where do you inject your insulin makes all the difference.

October 26, 2012
Sorry for the disappearing pictures. Don’t know what happened. Will work to make it right.
Again, I want to stress. This blog is not selling anything. It’s information that I believe can save my fellow diabetics from foot amputation or worse. Read my first blog. If you follow the advice, like me, you will see a dramatic improvement in your feet. As well as your overall health.
As we diabetics know, injecting insulin is a necessary pain. Without it our cells simply starve to death regardless of how much we eat. The insulin is the “key” to unlocking the “cell door” to let the glucose in so that the mitochondria can create energy for us to stay alive. Insulin moves the glucose through the cell walls. Without insulin, glucose doesn’t get through. The cells starve to death, no matter how much we eat. That’s it in a nutshell.
For our feet, they are the extreme end to our body. When we inject insulin, it must work its way to them. Unfortunately it gets used up before it gets there.
The reason is simple. The biggest, thickest, most energy demanding parts of the body: your hips and legs get the insulin first.
Start injecting into the foot area.
When I first realized that my feet weren’t getting enough insulin I started injecting right at the toe area. Flex my toes and injected under the skin.
Why? Now the feet get the insulin first.
Sometimes you can’t take your shoes off. My second choice is the ankle. Flex the foot and inject around the top of it.
Sometimes even this area is not as assessable as we’d like. At those times my injection site is below and to the side of the knee. Or any area below the knee as long it is in a fatty area and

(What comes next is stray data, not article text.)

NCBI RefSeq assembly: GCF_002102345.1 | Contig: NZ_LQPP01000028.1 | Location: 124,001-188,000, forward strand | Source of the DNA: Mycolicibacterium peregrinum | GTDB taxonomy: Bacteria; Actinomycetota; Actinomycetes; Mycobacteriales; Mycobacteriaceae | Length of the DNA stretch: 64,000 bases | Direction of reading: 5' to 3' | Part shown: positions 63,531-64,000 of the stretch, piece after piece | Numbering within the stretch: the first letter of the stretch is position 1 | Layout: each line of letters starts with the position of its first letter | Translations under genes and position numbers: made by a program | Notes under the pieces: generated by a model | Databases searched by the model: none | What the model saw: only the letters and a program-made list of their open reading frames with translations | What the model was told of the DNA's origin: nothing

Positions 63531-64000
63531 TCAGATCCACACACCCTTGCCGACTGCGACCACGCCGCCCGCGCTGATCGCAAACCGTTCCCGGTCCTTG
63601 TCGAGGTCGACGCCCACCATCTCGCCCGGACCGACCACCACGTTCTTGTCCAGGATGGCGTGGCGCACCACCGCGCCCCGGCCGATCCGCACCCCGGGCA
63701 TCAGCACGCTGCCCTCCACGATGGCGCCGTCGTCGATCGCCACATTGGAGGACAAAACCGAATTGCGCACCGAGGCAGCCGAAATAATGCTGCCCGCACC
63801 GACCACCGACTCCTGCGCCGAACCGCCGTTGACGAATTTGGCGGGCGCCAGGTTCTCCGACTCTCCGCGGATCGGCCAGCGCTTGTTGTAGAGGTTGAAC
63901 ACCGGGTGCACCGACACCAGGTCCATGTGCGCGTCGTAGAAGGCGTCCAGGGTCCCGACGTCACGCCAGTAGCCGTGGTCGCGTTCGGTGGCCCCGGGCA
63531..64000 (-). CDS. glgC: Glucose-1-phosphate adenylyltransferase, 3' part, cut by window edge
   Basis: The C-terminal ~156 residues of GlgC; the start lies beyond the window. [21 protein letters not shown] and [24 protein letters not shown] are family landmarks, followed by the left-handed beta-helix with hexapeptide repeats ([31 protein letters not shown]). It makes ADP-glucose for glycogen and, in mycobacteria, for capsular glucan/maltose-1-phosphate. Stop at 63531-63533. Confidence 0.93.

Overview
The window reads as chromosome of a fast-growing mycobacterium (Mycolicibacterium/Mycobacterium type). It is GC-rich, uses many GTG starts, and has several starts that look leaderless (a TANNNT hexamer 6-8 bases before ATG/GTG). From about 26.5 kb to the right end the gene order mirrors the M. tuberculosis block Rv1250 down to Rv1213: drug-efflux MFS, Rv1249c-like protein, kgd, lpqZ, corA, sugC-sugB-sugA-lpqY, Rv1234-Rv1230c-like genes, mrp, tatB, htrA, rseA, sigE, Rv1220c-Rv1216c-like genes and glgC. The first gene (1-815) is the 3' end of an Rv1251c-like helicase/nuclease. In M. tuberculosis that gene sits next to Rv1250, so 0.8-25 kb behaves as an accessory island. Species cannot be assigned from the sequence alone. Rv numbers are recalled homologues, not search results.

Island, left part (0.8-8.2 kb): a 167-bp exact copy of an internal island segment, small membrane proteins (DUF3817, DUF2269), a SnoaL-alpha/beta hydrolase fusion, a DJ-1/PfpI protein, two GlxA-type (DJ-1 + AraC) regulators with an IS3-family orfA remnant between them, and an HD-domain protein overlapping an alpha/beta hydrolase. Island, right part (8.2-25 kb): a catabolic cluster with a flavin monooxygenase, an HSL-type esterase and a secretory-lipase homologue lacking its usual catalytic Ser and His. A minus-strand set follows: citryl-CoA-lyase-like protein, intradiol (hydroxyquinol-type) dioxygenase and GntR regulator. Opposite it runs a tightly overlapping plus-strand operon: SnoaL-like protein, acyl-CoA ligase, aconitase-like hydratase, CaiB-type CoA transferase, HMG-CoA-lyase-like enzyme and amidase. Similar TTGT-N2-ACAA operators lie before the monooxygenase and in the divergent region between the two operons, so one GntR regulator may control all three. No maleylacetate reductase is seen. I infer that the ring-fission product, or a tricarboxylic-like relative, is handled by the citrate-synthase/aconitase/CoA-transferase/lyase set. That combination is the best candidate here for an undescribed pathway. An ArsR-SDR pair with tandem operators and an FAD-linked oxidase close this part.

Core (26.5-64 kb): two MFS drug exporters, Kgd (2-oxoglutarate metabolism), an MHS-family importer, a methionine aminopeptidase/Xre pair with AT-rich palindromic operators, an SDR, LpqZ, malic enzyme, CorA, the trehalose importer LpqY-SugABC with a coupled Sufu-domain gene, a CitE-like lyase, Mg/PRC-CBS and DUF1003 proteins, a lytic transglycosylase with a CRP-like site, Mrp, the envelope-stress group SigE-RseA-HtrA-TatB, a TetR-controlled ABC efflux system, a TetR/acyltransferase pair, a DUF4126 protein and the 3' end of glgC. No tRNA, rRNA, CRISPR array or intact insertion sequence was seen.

NOT directly into a muscle or artery.
The objective is to give your feet the best possible opportunity to get all of the insulin it needs to keep its cells from starving to death. By having your injection site at least below the knee, your feet will get more of the insulin. If your feet are seriously damaged like mine were,
TRY TO ALWAYS INJECT DIRECTLY INTO THE FEET UNTIL THEY HAVE HEALED. This may be inconvenient. But it beats amputation. After they heal you can experiment on choices.
Even though my feet have long since healed, I still do this. I don’t want to take any chances.
I take R and N. My insulin dosage for R is 15 units per meal (it had been as high as 35 units per meal). So I inject 5 units in each foot or ankle. And 5 units in my abdomen area. All of us have different insulin requirements. So it would be unreasonable to try and tell you how much insulin should inject into each foot.. May I suggest 25% of your dosage in each foot. And 50% in the upper body. However much you put, in by injecting directly in the feet you guaranty they get their fair share.
It’s been 19 months since I switched injection sites. All “dead feeling” swelling, discoloration, infections, callusing, increased numbness has gone. There has been slight foot pain periodically that disappeared. The nerves appear to be much better. I still have a small amount of button size numbness under my right big toe just at where it flexes. But it continues to get better, although slowly.
I hope this info helps you get better. That you will enjoy a happier, healthier life because of it. Check in every now and then for updates.


One thought on “where do you inject your insulin makes all the difference.

  1. I say thank you for your blog and this information that is very helpful to me right now. I am a diabetic with an infected toe and have been struggling with the decision to inject my insulin close to the problem, but afraid it might make matters worse. I feel much better now. Thank you Zena.

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